He took Edenderry to the 2001 Offaly county title, while he managed the Kildare minors in 2001 and 2002. Although he was chairman of his home club in Clane for a number of years, Cribbin's antenna was always picking up discreet vibes about potential inter-county senior appointments.
The call just never came but Cribbin was still never shy in his attempts to get back into inter-county management. Before he was appointed Offaly manager in 2009, on the previous four occasions the Offaly job came up, Cribbin phoned the county board and asked for an interview.
Having called before Richie Connor was appointed at the end of 2008, when Connor stepped down after a couple of turbulent months into 2009, Cribbin rang again to declare his interest. When Offaly finally offered him the position that February, it could almost have been labelled the job nobody else wanted. Offaly were in turmoil. If Cribbin was looking for a challenge, he got it.
His stated goal was to win a Leinster title within three years but Offaly failed to win a game in Leinster during those three seasons. They ran Down to two points in 2010 and sacked Monaghan a year later but that was the zenith of their achievements under Cribbin.
In his last season in 2011, he was nicked by some bullets that Michael Duignan unloaded towards the footballers. "There are discipline issues with the footballers in this county," said Duignan. "They don't want to train, they have no pride in their jersey, they're going on the beer and all that sort of thing."
Cribbin reacted angrily to the claims. Duignan later publicly apologised but Cribbin was gone at the end of that summer. "Tom was the nicest guy you'd ever meet," says one Offaly player. "He was supremely organised, very efficient. Most of the players had great time for him. His outlook was always positive but it was nearly too positive at times.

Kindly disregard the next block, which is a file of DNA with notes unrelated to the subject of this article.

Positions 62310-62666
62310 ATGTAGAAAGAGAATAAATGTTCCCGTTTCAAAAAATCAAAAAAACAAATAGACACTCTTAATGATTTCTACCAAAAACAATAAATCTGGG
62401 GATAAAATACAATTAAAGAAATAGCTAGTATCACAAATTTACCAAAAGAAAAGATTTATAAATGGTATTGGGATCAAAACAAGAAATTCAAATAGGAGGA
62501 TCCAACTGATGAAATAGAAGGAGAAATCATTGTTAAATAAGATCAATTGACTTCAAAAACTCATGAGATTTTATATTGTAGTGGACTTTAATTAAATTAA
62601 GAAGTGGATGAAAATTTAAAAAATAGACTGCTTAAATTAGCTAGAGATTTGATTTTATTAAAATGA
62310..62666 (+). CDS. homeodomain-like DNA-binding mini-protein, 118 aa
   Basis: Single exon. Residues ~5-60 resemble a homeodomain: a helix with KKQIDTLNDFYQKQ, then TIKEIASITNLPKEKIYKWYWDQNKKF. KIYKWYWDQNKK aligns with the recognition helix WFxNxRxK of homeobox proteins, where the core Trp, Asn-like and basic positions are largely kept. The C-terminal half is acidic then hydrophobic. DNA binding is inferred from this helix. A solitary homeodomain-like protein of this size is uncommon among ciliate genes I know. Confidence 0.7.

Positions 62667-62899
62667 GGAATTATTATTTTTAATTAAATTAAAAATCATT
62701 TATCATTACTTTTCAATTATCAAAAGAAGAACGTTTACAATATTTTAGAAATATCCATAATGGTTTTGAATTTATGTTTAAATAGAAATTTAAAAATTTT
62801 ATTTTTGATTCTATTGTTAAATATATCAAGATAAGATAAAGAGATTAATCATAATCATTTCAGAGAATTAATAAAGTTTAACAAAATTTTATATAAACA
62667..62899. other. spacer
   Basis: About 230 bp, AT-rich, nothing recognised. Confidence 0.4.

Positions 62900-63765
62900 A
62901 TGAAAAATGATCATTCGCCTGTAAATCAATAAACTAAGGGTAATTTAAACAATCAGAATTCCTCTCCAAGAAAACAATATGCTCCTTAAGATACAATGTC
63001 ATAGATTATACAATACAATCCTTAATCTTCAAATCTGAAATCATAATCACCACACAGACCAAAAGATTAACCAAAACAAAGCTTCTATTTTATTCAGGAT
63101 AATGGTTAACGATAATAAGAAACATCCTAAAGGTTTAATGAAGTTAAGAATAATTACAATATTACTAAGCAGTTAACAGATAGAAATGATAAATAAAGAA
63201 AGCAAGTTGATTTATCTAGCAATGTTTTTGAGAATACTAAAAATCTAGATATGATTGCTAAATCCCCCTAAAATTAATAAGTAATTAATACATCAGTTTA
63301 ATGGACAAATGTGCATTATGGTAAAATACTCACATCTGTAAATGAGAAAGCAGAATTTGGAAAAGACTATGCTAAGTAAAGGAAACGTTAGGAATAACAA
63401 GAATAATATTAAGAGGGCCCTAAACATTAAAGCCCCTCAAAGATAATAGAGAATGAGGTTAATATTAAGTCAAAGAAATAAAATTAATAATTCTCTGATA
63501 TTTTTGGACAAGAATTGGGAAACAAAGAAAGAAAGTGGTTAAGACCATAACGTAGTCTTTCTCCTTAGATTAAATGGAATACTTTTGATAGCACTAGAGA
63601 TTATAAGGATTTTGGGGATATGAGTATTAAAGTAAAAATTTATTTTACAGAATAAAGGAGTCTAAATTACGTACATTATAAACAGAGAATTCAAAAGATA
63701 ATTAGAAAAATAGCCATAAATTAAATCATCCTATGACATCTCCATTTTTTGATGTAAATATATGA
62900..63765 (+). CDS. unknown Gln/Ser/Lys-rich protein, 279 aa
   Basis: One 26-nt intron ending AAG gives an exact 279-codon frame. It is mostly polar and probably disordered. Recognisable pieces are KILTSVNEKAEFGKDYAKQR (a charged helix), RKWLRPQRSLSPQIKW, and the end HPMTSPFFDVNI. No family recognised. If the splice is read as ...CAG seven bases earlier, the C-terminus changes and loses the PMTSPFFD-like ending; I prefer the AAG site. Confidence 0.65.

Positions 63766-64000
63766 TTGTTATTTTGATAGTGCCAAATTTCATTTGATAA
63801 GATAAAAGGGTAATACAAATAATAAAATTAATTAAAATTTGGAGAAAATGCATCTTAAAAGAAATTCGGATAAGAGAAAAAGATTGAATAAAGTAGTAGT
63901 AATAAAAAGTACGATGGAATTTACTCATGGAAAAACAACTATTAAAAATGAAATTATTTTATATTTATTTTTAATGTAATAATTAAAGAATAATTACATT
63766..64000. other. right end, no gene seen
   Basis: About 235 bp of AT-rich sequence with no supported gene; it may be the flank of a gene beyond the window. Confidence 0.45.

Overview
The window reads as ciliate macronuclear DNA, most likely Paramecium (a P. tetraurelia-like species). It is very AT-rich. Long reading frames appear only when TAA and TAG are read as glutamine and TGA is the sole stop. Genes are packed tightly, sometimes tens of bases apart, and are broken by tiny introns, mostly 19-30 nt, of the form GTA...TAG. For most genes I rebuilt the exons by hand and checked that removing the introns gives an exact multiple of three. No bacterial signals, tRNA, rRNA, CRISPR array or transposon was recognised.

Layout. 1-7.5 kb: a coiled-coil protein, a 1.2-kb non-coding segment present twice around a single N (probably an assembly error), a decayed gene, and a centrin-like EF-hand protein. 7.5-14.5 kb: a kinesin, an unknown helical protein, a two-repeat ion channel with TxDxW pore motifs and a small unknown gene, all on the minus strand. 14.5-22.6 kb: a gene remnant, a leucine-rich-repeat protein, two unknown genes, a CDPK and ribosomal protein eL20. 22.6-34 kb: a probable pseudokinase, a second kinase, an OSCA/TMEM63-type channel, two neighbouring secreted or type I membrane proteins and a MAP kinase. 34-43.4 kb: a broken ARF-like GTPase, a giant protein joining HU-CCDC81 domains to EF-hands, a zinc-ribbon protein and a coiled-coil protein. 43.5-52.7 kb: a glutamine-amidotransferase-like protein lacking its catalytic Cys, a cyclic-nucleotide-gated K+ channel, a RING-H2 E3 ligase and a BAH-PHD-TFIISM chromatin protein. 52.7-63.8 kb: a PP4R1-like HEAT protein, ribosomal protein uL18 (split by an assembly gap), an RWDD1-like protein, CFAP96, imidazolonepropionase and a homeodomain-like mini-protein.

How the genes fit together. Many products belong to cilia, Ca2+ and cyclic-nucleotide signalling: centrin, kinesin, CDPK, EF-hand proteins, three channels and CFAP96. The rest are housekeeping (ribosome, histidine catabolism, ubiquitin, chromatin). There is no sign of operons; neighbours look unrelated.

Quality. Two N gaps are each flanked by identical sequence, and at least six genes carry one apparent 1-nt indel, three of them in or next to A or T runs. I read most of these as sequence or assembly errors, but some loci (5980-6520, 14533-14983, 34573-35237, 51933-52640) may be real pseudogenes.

"On occasions he was too trustful of some players and it came back to bite him because a few players got away with too much. I'm sure he learned a lot too from his time here in Offaly. I'd say he's a lot firmer now in his dealings with players."
After Offaly, he worked alongside Kieran McGeeney with the Kildare U-21s before taking over the U-21s last year. When he arrived in Westmeath, they hadn't won a competitive match for 20 months. Progress has been slow but steady. "Tom has done everything possible to help Westmeath," says Connaughton of the manager who has always recruited top people like current trainer John Doran who's well-regarded in Kildare.
"He has left no stone unturned. He doesn't have the same success behind him but he reminds me a bit of Páidí O Sé. He is very passionate and is great in the dressing room. He has a huge determination and will to win. He is very competitive."
That competitiveness has now extended beyond business and football. A late convert, Cribbin finished his first Ironman triathlon in the UK when he turned 50, in 2013. He has completed two more Ironmans since, including one in Austria last summer. Last October, he ran the New York marathon in 4:14. He's training to do another Ironman at the end of this year.
When Westmeath went on their training camp in early April, the squad climbed Croagh Patrick. Cribbin tore up the mountain, leaving a load of the younger players in his wake.
The climb to the top has never been easy but it's never stopped Cribbin trying to get there.